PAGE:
Magazine article Talent Development

Personalizing Adaptive Learning: Four Theories Power the Personalization Behind Adaptive Learning

Magazine article Talent Development

Personalizing Adaptive Learning: Four Theories Power the Personalization Behind Adaptive Learning

Article excerpt

In recent years, adaptive learning platforms have been heralded as the future of corporate training, and the reason is simple. Today's fast-paced and often uncertain work environment means it's more difficult than ever for talent development professionals to upskill an existing workforce or increase proficiency. They face the constant challenge of training a multigenerational team with diverse skills, abilities, and backgrounds, often spread apart by geographic dispersion.

Advanced artificial intelligence technology rises to the challenge and enables adaptive platforms to find incredible success where other methods fail. By personalizing instructional content, these platforms dramatically cut wasted time, giving talent development professionals a learning tool so adaptive and intelligent that it's like having a one-on-one instructor for every single learner.

To understand how such personalization works in adaptive learning, it's important to first understand that there are specific philosophies embedded in the adaptive technology itself--theories that guide the course's reflexes and content pathways. These theories determine how the platform will respond to individual learners.

To power adaptive learning with personalization adept enough to engage a near infinite range of learners, I believe there is a specific recipe for success--a combination of the metacognitive theory, the theory of deliberate practice, the theory of fun for game design, and the Ebbinghaus forgetting curve.

Metacognitive theory

"Know thyself." That Socratic axiom sits at the center of the metacognitive theory, the foundational cornerstone of adaptive learning platforms. The theory holds that learners learn best when they gain awareness about themselves, and more specifically about the full range of their own knowledge.

We call this self-awareness metacognition. When learners know what they know--and what they don't--they begin to think differently and unlock their potential in numerous ways. By giving learners insight into their own strengths and weaknesses, metacognition illuminates the path to erasing knowledge gaps.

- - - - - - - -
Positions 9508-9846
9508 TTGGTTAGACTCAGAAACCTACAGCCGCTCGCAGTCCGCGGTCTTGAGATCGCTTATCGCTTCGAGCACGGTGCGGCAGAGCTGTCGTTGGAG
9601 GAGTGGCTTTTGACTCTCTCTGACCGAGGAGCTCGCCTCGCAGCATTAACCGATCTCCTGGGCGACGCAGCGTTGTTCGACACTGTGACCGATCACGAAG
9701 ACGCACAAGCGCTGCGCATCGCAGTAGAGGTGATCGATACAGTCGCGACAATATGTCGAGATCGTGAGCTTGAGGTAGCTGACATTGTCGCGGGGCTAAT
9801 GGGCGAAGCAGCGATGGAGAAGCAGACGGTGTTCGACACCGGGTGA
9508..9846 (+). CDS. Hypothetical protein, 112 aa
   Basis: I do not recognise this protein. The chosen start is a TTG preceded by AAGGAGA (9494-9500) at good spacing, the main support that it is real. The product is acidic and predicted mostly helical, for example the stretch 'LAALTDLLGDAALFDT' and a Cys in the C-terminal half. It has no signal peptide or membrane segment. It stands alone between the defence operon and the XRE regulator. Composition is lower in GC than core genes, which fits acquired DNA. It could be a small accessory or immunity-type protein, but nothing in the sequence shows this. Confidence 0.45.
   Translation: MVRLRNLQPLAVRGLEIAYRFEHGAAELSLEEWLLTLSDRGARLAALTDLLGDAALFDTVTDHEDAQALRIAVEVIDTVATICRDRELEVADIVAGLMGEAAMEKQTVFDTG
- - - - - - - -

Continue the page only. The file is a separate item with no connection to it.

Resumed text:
It works like this: As learners progress through an adaptive course, the platform captures data on accuracy, confidence, and time. The platform will then automatically use these data to adjust content to further improve awareness about knowledge and confidence, so learners walk away "knowing what they know."

The application of the metacognitive theory offers talent development professionals an effective one-two punch of efficiency and confidence, which are extremely valuable outcomes in a corporate learning environment.

A core tenet of adaptive learning is the idea that mastery--not seat time--should be the metric for success. Of course, leaders in the corporate world agree. Who wants employees rehashing coursework they could breeze through, especially when they could be maximizing their potential elsewhere? By helping learners know what they know, adaptive platforms can steer them away from wasting time on material that they've already mastered.

So, on the most practical level, the implementation of the metacognitive theory saves organizations valuable time, energy, and resources, making time spent on education as efficient as possible.

Furthermore, by focusing on developing metacognitive insights, adaptive platforms give learners new levels of confidence. And in the corporate learning world, the value of confidence cannot be understated.

For example, imagine a pharmaceutical sales company implements a training program to educate its sales staff on consultative sales techniques. The desired outcome is a team with the ability to implement nuanced and thoughtful sales methods, skills such as establishing trust and developing real human connections with clients.

In that case, merely demonstrating mastery of new techniques could be insignificant if employees lack self-awareness. …

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